Searching for: "Patricia Gallimore"

  • Barbara Cartland

    'For the record, the word 'parlour' is not used, nor is the relatively recent insidious 'lounge', except about airports, hotels and liners.' 'Boys should be taught at a very early age - six or seven - to say 'Sir' to an older man.' 'When there are servants, the plates for the first course are never put on the table until everyone is seated.' 'I cannot stress too often that on every formal occasion, whether it is Luncheon, a Bazaar or a Meeting, a hat should be worn.' Written nearly 50 years ago, Barbara Cartland's Etiquette Handbook conjures up a period when addressing work colleagues by their first names was frowned upon, wives could expect to receive a weekly allowance of...read more

  • Jackie Ellis

    This journey through the changing seasons at Rowfoot Farm - tupping time in the autumn, winters as wet, bleak and cold here in Cumbria as elsewhere, lambing and the glories of spring, a bucolic, bee-filled Eden Valley summer with its many shows and fairs - will reveal much that you need to know about the countryside, its quirky customs and ways, and most likely a great deal that you don't. They no longer burn witches (not because they're lily-livered, it's just that getting the necessary timber from sustainable forests is a real chore). You'll find nothing here about welly-wanging either. Jackie doesn't wang her wellies, she just gets them muddy. You won't need to, of course, as this book...read more

  • Candida Lycett Green

    1949: one year in the childhood of Candida Lycett Green in the remote village of Farnborough in Berkshire. Here she lives with her father John Betjeman and her mother Penelope Chetwode, in one of the bleakest and highest spots on the windswept downland.Candida runs wild with the 'gang' of village children. Stimulated by regular excursions to the cinema in Wantage, Candida and her best friend June became fascinated by the idea of love. Their romantic imagination is fuelled by the beautiful Ruby Mason, who cleans the cottage of a reclusive scientist, Dr Fox, employed at the neighbouring Harwell Atomic Research Centre. They stealthily engineer a romance between the two - until it is revealed...read more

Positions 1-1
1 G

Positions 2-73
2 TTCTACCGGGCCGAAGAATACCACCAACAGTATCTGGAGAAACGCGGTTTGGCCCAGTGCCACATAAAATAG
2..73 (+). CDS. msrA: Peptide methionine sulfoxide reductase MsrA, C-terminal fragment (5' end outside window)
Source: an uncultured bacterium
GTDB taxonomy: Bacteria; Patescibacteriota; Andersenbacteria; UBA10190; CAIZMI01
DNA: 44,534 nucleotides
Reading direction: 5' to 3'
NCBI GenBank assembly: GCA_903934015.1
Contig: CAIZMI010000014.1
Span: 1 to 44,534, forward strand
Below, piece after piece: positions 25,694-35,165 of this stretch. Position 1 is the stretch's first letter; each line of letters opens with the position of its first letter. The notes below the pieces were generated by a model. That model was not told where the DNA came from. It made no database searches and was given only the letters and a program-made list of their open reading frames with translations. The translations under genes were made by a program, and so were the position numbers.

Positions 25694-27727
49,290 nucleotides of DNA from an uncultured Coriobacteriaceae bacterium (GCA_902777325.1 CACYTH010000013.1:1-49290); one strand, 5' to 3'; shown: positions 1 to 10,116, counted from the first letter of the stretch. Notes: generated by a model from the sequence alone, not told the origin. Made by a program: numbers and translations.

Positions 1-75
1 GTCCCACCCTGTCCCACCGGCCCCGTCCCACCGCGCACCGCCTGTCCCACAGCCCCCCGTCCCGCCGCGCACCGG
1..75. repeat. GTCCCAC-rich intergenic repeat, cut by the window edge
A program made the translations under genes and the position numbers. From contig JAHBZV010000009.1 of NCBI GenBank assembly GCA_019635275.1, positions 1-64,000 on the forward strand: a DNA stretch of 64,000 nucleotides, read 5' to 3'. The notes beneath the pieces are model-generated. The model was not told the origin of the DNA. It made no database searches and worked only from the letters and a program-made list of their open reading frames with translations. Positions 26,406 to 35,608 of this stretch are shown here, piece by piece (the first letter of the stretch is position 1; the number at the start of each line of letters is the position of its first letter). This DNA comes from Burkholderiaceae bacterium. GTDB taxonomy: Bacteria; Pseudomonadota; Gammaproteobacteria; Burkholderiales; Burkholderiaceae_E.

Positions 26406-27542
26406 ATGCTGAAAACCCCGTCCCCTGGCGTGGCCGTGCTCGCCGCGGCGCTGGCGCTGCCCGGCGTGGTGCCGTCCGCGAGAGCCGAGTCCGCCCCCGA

• Gloria Cook

    If you like Poldark, you'll love Gloria Cook! In the small mining village of Meryen, a dark secret lurks… Amy Lewarne finds her life changed forever when she finds her brother, Toby, dead. And troubles follow when Titus Kivell, the head of a powerful yet belligerent family, puts his son Sol in Toby's place. Despite his wild and formidable nature, Amy is inexplicably drawn to Sol, as he is to her. But will his family ties be the ruin of her? Book One in the Meryen series – a Cornish saga perfect for fans of Poldark, Dilly Court and Val Wood Note: previously published as Keeping...read more

  • Gloria Cook

    A Cornish saga, perfect for fans of POLDARK In the Cornish mining village of Meryen, a secret never stays a secret for very long... No one knows this more than Tara Nankervis. Beautiful, yet pained, she is forced to share a devastating secret with her much older and destructive husband Joshua. Out of options, she plans to leave once and for all, taking her daughter Rosa Grace with her. But will she have the courage to leave everything behind, or is home truly where the heart...read more

  • Stella Gibbons